In a slight twist on the whole #throwbackthursday thing, I’ll be posting excerpts of past writing—some dating back as far as high school. I know, how exciting! (insert sarcasm here ) Below is an excerpt from a piece I wrote back in 2000. I hope you enjoy it… any and all feedback is appreciated!
Foam was thick below as the wind kicked up the waves. Navigating the shoals around the cliff’s base wasn’t going to be a walk in the park either. Michael lowered himself over the edge, already knowing where his feet would land first.
The rock was cold and more than a little slippery. The climbing gloves protected his palm from flappers leaving his fingers exposed to dig and scratch at the rock. They would likely be bloodied by the time he made it to the base. Ouch… that salt water will sting like hell, he thought, and then put it out of his mind. He looked down, finding another narrow ledge and lowered himself to it… his face now level with the rock. He studied the stone for a moment and found a spot and hammered the piton into place. He looped a narrow yellow rope through the hole in a clove hitch knot and tugged on it hard.
He looked down searching for another ledge and finally found one, but it was it bit further down than he would have liked. Looking over to his right he saw another ledge, closer, but narrower and leading away from his target. He looped several rings of the rope around his palm and pushed out and to the right with his left hand and feet.
As he suspected the wind gusting up from the cliff’s base acted as a cushion, pushing him away from the wall and landing him on the narrow ledge with a soft arc. Not allowing his feet to plant he quickly sprang away from the first ledge and back to the left, using his momentum to aim for the second ledge.
He felt the rope tighten around his hand as he rapidly ran out of slack. The wind tapered and he could feel the air flatten in front him, the wall rushing up togreet him. He braced his arms at the elbows and pointed his feet down at an angle hoping to catch the lip of the outcropping. He hit the rocks hard, and his left foot caught the edge of the ledge while his other foot slid. Blindly he reached up and found a crimper and tried to steady himself. He shifted his weight to the left feeling the sharp stone strip the skin from his finger tips. He dragged his right foot along the rock until he found the ledge. He rested for a moment, cursing his reckless descent and the rock in front of him. Hardly better than a first year gumby he reminded himself. Finally his breathing steadied and he hammered another piton into the rock.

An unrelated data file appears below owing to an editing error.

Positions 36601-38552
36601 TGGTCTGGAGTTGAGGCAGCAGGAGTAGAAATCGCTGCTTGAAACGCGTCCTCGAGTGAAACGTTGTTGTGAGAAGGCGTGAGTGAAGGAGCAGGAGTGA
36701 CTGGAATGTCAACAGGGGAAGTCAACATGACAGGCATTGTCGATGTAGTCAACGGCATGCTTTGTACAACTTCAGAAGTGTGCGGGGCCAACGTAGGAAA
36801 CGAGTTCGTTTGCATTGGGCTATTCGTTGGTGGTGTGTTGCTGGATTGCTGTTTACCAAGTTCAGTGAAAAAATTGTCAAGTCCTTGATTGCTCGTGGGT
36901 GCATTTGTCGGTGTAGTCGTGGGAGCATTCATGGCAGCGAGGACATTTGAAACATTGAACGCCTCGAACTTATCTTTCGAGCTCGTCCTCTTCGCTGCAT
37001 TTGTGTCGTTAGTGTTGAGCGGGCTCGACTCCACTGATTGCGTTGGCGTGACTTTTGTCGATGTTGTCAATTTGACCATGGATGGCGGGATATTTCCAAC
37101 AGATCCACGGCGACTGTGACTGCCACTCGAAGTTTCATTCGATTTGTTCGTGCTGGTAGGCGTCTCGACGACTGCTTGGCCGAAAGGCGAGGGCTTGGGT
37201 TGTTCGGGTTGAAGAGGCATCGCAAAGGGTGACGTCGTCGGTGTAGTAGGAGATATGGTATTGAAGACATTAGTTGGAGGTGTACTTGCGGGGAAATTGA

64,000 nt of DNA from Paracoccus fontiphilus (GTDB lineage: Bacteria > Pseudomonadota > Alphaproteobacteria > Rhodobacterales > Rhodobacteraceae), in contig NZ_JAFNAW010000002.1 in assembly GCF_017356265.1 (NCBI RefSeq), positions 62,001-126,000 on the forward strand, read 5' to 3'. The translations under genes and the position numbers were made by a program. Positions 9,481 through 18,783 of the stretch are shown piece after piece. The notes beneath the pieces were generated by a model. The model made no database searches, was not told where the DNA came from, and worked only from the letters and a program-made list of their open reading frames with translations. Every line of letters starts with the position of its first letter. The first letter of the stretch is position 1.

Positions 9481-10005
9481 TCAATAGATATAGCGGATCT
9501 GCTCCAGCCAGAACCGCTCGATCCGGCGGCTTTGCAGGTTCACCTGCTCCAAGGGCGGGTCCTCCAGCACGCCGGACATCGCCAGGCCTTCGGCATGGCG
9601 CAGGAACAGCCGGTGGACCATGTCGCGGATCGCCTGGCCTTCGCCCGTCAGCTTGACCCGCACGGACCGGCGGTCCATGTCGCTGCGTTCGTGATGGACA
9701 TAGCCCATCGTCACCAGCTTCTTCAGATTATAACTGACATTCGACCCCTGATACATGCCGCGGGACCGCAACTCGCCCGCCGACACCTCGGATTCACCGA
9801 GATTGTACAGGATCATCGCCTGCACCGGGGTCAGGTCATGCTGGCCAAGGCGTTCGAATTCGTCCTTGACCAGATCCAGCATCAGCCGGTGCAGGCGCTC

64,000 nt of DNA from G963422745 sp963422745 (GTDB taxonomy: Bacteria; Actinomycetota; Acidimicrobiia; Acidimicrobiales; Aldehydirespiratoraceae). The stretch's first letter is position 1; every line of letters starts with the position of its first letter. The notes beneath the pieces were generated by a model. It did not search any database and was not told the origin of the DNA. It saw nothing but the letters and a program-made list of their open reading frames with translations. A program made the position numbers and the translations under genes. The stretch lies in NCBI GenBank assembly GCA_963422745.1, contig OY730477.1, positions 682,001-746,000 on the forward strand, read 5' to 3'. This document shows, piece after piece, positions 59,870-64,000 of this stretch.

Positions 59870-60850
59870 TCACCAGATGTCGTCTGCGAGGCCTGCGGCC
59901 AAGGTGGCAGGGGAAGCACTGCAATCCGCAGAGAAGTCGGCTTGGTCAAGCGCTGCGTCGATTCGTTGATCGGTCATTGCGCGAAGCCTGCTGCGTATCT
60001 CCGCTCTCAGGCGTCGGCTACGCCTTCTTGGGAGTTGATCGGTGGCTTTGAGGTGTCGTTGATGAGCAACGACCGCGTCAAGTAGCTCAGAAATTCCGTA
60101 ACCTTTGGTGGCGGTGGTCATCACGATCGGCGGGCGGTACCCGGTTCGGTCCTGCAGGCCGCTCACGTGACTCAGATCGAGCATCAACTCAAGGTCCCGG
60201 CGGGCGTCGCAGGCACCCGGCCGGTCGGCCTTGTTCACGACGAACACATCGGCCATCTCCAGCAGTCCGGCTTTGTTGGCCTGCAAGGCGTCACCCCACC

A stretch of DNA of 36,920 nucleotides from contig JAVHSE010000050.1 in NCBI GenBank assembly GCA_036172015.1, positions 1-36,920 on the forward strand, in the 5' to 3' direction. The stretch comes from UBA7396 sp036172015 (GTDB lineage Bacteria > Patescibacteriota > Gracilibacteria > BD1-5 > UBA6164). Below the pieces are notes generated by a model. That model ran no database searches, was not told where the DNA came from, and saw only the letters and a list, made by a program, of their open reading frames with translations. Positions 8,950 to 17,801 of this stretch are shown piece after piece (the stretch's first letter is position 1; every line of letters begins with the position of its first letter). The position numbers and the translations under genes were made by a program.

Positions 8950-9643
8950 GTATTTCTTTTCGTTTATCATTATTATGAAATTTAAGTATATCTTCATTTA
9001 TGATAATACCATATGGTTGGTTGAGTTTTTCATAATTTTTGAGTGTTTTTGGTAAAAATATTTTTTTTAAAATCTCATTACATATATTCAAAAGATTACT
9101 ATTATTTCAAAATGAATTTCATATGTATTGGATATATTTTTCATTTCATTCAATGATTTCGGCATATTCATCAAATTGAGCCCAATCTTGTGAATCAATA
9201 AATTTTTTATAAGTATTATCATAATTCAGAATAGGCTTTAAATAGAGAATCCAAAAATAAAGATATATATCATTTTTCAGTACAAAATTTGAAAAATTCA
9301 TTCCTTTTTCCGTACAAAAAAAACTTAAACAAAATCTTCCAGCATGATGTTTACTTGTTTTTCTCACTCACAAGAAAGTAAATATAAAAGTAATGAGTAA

Looking down he estimated another 12 meters. From this point on there were plenty of ledges and crevices to navigate his way without too much effort. He began a slow descent, using the rope to steady himself along the way.
Josh carefully watched his friend’s descent, a yellow spec coming down the face of a rock mountain. He stood on the prow of Mary Lou, holding the rail tightly. His face and hair were wet with the sea. In the back he heard the rest of the crew playing cards. They were loud and a little more than tipsy, their voices carrying over the crashing water. Sober or not they were a good crew, and Josh would trust them to lead him and his boat to safety through the roughest of waters.
“Is he there yet?” The thick baritone voice came from the cabin. Charlie was a geologist from Melbourne with a great love for the land and a great hate for the sea. Prone to seasickness, he stayed below deck as it allayed his nausea to a minor degree.
“Not yet. About halfway there. Another 10 minutes or so I think…”
“Let me know.” He heard Charlie give a heave below and then silence. Josh had suggested that he should wait along the beach not 100 yards away from the cliff face, but he had insisted on being here. He wasn’t a very friendly man, pronounced in size, smell and ego. The crew had taken an intense disliking to him almost immediately, and cleaning the messes he left on deck did little to improve the situation. Josh was very much looking forward to dropping him off at the nearest port.